If you find any of this useful, please consider donating via PayPal to help keep this site going.

Email news@statisticool.com to sign up to receive news and updates

Sampling Solids, Liquids, and Gases


In the Statistics discipline there are many different methods of taking samples. Most people are familiar with survey sampling. A type of sampling that we may not be familiar with is the sampling of solids, liquids, and gases.

How does one take a proper sample of a pile of coal or of a container of gas or oil? As it turns out, many issues we have experience with in survey sampling are analogous to the sampling of solids, liquids, and gases. For example, mixing and shaking of materials is akin to randomization, compositing is like stratification, splitting is like subsampling, the mass, weight, or volume of the sample is like the sample size, and a mound, pile, bottle, container, etc., or collection of these are like sampling frames. Convenience sampling, or "grab" sampling, is still something to be avoided because our decisions need to be made using proper statistical inference. In the sampling of solids and liquids, a grab sample would be when you take something off the top of a pile of solids solely because it is accessible, or use a spigot and take what comes out on the bottom with liquids.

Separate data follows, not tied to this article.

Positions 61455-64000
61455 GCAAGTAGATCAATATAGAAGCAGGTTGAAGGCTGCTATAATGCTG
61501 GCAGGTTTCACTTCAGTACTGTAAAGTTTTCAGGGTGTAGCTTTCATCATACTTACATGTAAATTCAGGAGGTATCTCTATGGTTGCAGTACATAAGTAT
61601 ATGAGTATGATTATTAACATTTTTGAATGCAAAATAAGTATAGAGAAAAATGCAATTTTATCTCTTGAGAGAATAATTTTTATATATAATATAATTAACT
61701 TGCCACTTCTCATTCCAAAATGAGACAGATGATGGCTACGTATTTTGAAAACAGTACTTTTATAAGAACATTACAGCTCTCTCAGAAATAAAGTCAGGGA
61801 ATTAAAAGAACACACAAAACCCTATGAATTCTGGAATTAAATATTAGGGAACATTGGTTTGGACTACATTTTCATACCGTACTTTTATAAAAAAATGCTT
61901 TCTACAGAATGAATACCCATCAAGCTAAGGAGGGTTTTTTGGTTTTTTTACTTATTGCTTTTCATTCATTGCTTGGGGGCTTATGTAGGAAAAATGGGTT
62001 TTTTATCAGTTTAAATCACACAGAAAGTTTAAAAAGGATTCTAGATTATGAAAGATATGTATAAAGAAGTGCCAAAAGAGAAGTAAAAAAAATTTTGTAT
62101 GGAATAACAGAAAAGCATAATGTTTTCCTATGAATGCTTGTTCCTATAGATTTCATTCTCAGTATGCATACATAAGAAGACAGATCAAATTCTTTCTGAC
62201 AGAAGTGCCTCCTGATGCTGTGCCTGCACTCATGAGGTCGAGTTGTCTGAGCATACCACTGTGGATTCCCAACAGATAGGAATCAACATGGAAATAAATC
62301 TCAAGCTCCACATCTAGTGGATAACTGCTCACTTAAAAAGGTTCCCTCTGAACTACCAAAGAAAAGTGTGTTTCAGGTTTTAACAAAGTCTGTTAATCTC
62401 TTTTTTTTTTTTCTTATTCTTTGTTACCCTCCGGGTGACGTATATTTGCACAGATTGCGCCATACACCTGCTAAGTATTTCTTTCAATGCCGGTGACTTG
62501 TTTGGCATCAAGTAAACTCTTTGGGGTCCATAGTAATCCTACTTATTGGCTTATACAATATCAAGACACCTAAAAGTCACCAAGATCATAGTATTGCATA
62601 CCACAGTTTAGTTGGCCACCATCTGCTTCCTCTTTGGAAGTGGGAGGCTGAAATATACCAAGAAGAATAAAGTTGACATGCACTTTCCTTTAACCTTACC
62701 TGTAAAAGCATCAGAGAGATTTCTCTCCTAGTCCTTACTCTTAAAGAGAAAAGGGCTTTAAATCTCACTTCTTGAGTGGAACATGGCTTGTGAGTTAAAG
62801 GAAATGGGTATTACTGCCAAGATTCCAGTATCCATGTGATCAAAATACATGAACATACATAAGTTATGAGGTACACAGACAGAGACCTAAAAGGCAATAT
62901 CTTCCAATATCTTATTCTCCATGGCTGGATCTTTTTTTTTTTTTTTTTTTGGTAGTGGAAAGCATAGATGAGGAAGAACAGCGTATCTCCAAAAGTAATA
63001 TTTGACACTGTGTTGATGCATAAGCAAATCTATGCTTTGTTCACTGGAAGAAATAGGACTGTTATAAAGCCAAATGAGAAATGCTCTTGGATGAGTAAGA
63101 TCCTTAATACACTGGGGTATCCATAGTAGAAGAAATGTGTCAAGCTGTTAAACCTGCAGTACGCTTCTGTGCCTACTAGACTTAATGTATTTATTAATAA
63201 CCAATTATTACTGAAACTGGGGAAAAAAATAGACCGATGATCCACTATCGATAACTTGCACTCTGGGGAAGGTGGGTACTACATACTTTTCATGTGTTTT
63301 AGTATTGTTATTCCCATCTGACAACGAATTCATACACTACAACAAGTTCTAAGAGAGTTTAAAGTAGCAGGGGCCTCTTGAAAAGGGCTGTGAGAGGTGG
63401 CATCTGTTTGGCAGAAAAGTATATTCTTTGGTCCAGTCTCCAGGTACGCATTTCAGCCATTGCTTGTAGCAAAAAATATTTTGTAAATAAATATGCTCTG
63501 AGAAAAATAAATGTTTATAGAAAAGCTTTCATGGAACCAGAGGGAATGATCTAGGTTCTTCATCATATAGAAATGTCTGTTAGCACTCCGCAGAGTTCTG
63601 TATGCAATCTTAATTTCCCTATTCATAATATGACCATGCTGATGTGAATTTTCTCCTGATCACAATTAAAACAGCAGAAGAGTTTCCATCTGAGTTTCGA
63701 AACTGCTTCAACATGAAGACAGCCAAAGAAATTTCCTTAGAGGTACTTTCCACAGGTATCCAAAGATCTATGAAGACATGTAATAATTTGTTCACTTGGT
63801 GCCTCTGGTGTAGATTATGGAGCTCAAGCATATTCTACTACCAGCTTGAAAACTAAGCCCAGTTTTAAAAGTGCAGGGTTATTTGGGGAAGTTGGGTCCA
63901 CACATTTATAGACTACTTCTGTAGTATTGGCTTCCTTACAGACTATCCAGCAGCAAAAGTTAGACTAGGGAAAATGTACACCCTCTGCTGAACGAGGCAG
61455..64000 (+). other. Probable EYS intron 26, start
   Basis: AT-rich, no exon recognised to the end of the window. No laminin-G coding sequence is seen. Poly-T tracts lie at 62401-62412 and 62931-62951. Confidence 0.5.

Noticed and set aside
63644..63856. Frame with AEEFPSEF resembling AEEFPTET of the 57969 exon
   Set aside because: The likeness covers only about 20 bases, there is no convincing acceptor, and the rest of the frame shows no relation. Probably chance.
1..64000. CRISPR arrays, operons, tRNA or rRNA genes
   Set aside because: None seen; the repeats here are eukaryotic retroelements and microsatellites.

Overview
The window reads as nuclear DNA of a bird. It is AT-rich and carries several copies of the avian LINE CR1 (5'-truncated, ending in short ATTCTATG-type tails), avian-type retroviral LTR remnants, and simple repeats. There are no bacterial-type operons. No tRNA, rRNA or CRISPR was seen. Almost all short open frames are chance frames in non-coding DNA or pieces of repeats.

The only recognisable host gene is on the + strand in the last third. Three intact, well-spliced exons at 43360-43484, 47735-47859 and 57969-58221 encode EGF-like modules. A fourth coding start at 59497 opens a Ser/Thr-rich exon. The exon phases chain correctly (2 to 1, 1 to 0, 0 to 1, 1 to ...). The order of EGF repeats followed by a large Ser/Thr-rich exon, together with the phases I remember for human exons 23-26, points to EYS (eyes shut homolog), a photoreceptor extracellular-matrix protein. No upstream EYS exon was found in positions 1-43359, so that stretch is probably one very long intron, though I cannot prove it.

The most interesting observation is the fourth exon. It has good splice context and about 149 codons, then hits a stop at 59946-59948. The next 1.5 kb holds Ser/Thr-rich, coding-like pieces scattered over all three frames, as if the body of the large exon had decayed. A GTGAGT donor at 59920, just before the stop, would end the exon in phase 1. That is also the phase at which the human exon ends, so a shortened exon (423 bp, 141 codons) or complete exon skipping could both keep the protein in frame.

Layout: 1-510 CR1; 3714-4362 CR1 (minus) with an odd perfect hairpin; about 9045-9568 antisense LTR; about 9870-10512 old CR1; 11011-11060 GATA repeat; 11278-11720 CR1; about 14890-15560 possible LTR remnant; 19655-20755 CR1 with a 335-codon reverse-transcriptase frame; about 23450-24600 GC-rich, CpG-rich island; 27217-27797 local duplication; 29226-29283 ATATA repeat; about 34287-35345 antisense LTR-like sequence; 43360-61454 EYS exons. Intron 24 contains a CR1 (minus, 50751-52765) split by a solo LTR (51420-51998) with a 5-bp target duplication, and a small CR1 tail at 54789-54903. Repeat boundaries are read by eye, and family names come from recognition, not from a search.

How would you take a representative sample from this 3-dimensional pile of coal?

There are, however, issues that are unique to the sampling of solids, liquids, and gases. Here is a list of a few:

This is a thief probe. To use it, make sure the three slits are closed and push the point through the material. Then open the slits to allow the material to enter the probe at the different levels. After closing the slits, the probe is pulled out of the material.

A large part of what statistical agencies do is collect data from the industries such as manufacturing, mining, and construction. These industries extract raw materials and eventually convert them to finished goods and products, which are then used by other businesses, exported, or sold to other customers. For the companies in these industries to know the "goodness" of their raw materials, they need to take these sampling issues into account. If they are taking grab samples, the decisions they are making may not be correct, which may affect the "goodness" of the products downstream.

For a fantastic book on the theory and application of sampling solids, liquids, and gases, see A Primer for Sampling Solids, Liquids, and Gases: Based on the Seven Sampling Errors of Pierre Gy, by Smith

Please anonymously VOTE on the content you have just read:


If you enjoyed any of my content, please consider supporting it in a variety of ways:

AFFILIATE LINK DISCLOSURE: Some links included on this page may be affiliate links. If you purchase a product or service with the affiliate link provided I may receive a small commission (at no additional charge to you). Thank you for the support!